Virtualization shoot-out: Red Hat Enterprise Virtualization


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Red Hat's server virtualization solution mixes ease and scalability with a few odd limitations

Red Hat's server virtualization solution derives from the company's 2008 acquisition of Qumranet, a small company that had been building a desktop virtualization solution based on KVM (Kernel-based Virtual Machine) technology. Unlike the hypervisors of VMware, Microsoft, and Citrix, Red Hat's virtualization does not rely solely on emulated hardware but uses paravirtualization wherever possible to map virtual machines directly to hardware via the /dev/kvmkernel interface.

While the original goal of Qumranet was desktop virtualization, Red Hat has moved the solution into the server virtualization space, supporting RHEL and Windows Server VMs, as well as Windows and Linux virtual desktops. Red Hat Enterprise Virtualization (RHEV) boasts an easy install, good performance, and strong management capabilities, with features -- including automated load balancing and high availability -- to support larger environments. It also has some quirks.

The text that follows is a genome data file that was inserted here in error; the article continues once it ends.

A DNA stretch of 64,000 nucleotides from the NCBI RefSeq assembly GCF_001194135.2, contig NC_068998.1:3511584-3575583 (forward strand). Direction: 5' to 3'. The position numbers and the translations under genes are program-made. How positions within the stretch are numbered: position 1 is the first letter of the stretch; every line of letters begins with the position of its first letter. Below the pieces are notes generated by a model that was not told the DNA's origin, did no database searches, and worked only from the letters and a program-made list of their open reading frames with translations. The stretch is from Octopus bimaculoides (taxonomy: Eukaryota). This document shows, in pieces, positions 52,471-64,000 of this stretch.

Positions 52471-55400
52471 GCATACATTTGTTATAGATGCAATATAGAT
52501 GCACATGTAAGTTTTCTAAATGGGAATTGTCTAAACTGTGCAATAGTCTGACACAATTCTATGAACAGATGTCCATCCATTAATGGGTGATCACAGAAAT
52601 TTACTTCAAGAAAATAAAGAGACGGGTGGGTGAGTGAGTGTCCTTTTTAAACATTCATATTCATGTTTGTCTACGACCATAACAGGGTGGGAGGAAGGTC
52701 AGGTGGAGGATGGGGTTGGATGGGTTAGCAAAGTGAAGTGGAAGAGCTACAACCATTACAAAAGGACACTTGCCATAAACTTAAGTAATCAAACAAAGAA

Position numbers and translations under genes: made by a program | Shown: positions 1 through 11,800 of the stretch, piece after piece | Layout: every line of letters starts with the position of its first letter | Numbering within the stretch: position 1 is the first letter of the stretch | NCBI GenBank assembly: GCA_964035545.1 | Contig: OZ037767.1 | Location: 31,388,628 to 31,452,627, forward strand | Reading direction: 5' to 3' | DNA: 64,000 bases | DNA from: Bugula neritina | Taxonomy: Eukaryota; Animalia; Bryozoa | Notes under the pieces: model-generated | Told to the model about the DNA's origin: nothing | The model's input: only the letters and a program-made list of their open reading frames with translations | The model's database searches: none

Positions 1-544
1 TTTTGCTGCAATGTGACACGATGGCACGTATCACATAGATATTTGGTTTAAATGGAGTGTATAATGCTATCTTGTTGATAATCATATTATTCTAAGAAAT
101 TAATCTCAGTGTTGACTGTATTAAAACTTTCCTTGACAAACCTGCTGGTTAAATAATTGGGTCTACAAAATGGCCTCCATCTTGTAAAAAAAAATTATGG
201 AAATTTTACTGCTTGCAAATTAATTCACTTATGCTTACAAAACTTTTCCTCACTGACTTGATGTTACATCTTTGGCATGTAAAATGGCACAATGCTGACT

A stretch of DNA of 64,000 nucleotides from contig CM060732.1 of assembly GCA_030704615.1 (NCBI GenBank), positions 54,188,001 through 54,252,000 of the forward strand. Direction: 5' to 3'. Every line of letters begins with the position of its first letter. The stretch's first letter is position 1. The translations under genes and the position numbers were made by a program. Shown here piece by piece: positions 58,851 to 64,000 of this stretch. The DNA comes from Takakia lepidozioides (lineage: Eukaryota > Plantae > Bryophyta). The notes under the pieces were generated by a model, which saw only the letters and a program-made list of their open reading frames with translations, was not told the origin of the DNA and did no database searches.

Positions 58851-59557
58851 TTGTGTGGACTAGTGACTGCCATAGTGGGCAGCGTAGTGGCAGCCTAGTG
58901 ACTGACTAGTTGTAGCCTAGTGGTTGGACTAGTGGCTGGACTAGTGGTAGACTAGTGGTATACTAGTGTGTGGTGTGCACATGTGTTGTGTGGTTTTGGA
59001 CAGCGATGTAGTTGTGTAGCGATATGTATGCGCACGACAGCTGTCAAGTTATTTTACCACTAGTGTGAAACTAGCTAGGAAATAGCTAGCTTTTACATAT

RHEV installation
Red Hat's KVM-based hypervisor installs quickly and easily. Though you can run KVM from a full RHEL installation, we installed the bare-metal RHEV Hypervisor, which is essentially an RHEL 5.6 build with only the packages necessary to support KVM. The installation went exceedingly fast on each host, requiring a scant few configuration parameters fed through the CLI host console. These included basic management network setup, password modifications, and later, the IP address of the management server.

Here's where the Qumranet acquisition sticks out: The management server, RHEV Manager, is a Windows application written in .Net that runs on Windows Server 2008 R2 and requires Internet Explorer -- not what you'd expect from Red Hat. However, a rewrite that runs on Windows and RHEL is apparently in the works.

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